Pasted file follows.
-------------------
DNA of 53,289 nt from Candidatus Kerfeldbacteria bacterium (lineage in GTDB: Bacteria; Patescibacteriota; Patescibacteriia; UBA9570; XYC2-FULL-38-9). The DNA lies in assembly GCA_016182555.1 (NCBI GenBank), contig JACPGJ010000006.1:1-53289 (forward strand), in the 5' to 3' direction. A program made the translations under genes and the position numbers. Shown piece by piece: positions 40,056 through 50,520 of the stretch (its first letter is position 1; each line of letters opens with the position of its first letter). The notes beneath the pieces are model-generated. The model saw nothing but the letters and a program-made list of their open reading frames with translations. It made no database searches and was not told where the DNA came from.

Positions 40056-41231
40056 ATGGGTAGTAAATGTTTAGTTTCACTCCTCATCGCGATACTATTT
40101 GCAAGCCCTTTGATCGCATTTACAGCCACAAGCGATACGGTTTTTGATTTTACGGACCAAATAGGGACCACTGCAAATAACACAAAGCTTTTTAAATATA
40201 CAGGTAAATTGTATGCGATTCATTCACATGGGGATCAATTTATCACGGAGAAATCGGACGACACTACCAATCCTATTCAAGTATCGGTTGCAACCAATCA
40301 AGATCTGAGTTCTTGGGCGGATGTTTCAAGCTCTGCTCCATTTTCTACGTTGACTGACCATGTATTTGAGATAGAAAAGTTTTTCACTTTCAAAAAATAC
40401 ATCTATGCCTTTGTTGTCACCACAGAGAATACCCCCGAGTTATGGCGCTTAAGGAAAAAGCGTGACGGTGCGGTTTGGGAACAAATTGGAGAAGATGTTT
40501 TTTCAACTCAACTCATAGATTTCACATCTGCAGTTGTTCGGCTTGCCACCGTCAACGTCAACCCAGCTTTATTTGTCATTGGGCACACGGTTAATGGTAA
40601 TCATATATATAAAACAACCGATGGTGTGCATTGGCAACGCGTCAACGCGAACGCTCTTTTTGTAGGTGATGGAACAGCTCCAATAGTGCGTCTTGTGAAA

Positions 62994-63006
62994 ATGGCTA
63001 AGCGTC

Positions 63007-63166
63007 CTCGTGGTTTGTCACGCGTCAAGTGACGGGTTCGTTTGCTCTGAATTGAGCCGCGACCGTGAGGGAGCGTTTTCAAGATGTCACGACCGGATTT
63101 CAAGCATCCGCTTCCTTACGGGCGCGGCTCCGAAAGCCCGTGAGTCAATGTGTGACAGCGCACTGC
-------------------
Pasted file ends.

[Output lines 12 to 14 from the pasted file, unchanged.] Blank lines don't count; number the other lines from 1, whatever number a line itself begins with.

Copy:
63001 AGCGTC

Positions 63007-63166
63007 CTCGTGGTTTGTCACGCGTCAAGTGACGGGTTCGTTTGCTCTGAATTGAGCCGCGACCGTGAGGGAGCGTTTTCAAGATGTCACGACCGGATTT